Not all brain work is the same

I found this differentiation fascinating:

An analytic problem doesn’t require any special creativity or acumen. Yes, it can be tricky but it has a single correct answer and you can reach that answer via logic.

Whereas an insight problem is one in which reasoning in a methodical, algorithmic way won’t yield a correct answer. Rather, the answer will (eventually) come after a “flash of illuminance” – otherwise known as an aha! moment, which can help you see the facts in a new way…and then you will be more likely to solve the problem.

So, for most of us, when our brains are in vigilance-mode in the morning, we are better able to solve analytic problems by keeping out distractions. “In the mornings, most of us (but not all) excel at analytic work that requires sharpness, vigilance, and focus. Later in the day, during recovering, most of us do better on insight problems that require less inhibition and resolve.”

Why? “Because insight problems are different,” says Pink. “They require less vigilance and fewer inhibitions. That flash of illuminance is more likely to occur when the guards are gone.”

In fact, there is a term for this phenomenon: “inspiration paradox.”

Get this: “Innovation and creativity are greatest when we are not at our best, at least with respect to circadian rhythms.”

If you are not familiar with circadian rhythms, Pink examines the findings on those as well. But basically there are several different “chronotypes,” one of which a person falls under. A chronotype is “a personal pattern of circadian rhythms that influences our physiology and psychology.”

For example, I am an early bird (or “lark”). I have the most energy and get my best work done early in the morning – but don’t expect much out of me in the evening (unless I’ve had a nap).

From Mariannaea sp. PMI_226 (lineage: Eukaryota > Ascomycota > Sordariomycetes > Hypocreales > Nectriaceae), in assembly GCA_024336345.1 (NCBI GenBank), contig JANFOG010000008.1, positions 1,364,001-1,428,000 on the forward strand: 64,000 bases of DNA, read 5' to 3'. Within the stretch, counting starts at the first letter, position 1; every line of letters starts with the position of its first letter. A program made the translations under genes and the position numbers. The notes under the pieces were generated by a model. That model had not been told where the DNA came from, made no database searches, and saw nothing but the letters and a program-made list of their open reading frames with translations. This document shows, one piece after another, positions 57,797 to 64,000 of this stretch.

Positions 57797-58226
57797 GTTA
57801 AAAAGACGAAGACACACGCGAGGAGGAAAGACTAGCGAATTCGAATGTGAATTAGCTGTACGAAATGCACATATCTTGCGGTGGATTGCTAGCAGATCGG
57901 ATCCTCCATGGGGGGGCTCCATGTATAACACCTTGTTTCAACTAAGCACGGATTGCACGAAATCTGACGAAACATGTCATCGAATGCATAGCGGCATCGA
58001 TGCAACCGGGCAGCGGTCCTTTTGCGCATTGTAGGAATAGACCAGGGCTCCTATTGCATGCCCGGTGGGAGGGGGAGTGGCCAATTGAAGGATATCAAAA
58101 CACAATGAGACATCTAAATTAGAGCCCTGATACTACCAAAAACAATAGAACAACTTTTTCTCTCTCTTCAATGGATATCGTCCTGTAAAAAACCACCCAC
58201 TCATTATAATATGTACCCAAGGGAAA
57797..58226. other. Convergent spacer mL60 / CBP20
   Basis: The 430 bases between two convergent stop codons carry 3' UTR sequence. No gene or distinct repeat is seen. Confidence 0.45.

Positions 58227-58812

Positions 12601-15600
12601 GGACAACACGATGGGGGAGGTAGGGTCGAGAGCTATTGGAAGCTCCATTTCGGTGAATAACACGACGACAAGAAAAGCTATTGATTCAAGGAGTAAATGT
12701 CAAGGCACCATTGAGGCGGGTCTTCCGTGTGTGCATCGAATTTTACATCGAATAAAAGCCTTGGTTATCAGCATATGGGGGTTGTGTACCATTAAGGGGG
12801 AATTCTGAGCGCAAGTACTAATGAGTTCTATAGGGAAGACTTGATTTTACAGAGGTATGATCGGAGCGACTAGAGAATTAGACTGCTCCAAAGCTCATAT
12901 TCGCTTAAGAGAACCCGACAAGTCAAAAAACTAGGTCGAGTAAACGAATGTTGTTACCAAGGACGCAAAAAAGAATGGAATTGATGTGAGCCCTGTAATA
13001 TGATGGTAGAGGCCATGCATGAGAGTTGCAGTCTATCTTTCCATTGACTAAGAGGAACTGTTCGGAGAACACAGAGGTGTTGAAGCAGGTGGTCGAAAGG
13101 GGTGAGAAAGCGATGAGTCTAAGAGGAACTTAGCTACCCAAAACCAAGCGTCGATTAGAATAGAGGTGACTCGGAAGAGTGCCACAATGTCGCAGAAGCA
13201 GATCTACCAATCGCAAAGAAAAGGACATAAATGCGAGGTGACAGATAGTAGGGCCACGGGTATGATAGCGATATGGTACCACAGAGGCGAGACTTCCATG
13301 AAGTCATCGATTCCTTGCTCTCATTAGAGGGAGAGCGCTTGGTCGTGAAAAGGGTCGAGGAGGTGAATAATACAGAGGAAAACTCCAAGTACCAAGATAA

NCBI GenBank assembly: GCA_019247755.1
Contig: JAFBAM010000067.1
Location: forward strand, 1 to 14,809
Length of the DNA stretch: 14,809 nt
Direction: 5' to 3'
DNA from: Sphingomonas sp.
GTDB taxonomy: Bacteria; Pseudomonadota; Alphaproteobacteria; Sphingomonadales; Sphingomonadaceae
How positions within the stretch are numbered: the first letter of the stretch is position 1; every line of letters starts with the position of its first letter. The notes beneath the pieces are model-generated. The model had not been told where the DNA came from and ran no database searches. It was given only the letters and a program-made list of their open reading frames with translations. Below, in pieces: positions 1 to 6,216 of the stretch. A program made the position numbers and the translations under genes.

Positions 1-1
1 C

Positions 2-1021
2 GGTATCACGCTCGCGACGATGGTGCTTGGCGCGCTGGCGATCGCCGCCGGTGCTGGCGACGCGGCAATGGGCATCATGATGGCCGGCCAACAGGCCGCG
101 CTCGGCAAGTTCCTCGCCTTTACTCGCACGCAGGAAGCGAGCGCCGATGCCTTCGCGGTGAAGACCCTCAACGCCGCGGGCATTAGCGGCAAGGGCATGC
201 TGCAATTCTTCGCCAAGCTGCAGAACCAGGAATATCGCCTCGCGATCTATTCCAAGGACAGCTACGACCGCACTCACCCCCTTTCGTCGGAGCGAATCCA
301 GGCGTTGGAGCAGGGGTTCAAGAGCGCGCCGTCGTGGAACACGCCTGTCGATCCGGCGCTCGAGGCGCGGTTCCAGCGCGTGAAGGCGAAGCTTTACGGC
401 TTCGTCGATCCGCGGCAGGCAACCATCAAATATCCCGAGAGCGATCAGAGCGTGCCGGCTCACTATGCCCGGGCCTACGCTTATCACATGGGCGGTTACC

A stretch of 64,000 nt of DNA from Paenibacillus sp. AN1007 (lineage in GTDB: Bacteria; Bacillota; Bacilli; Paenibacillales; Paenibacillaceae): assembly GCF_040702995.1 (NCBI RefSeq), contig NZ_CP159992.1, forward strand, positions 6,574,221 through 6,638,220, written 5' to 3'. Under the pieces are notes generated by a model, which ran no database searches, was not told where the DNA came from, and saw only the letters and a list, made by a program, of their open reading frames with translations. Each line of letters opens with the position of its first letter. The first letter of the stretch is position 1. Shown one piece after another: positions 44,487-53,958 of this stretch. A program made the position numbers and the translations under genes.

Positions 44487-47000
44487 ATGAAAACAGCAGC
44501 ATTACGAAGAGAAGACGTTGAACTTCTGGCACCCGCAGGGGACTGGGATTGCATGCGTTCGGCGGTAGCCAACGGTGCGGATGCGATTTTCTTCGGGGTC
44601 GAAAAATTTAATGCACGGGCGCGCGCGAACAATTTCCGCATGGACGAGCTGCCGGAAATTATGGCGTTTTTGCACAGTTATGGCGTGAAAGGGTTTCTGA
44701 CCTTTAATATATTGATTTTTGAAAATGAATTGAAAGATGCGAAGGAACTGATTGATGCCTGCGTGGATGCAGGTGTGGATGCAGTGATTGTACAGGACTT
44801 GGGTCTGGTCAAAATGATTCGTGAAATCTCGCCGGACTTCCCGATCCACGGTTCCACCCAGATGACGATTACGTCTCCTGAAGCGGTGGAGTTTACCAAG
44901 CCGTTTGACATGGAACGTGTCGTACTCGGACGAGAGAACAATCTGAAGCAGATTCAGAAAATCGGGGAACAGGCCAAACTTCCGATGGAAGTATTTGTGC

Pink’s book resonated with me because it makes sense. I figured out a long time ago that I did my best writing in the early mornings. The trick has been for me to learn how to stay clear of looking at e-mails or social media until after I have finished my writing for the day.

In the first part of the morning, I am better able to avoid allowing myself to become distracted. I have learned, time and again, that once I have “just taken a peek at e-mail,” I am sucked into the vortex…and my writing – my intense-focus work – for the day is done. So for me, I wait until later in the morning or early afternoon to tend to my e-mail.

Whereas mid to late afternoon has always been down-time for my brain. I’m not alone. This is the time of day that Pink calls a “trough.” In fact, most people are not at their sharpest mid-afternoon. Yet they plow on through – often because their work requires them to. I fade out big-time in the mid to late afternoon and try to either have a nap, do appointments or errands, go for a walk or do a work task that requires less brain-power such as filing, dishes, folding laundry, etc.

But for me, it is often during this mental down-time that the greatest insights come – often pertaining to the writing project I was working on in the early morning. If so, then I just jot down a quick note, then incorporate it into the project when I am sharp and focused again the next morning.

If you’re interested in learning more about how the time of day impacts how your brain works, I highly recommend When; The Scientific Secrets of Perfect Timing.

Along similar lines is Chris Bailey’s brilliant book, The Productivity Project; Accomplishing More by Managing Your Time, Attention and Energy.

Here are two blogs I wrote about The Productivity Project:

Hey Busy Bee – How Productive ARE You in That Little Hive of Yours?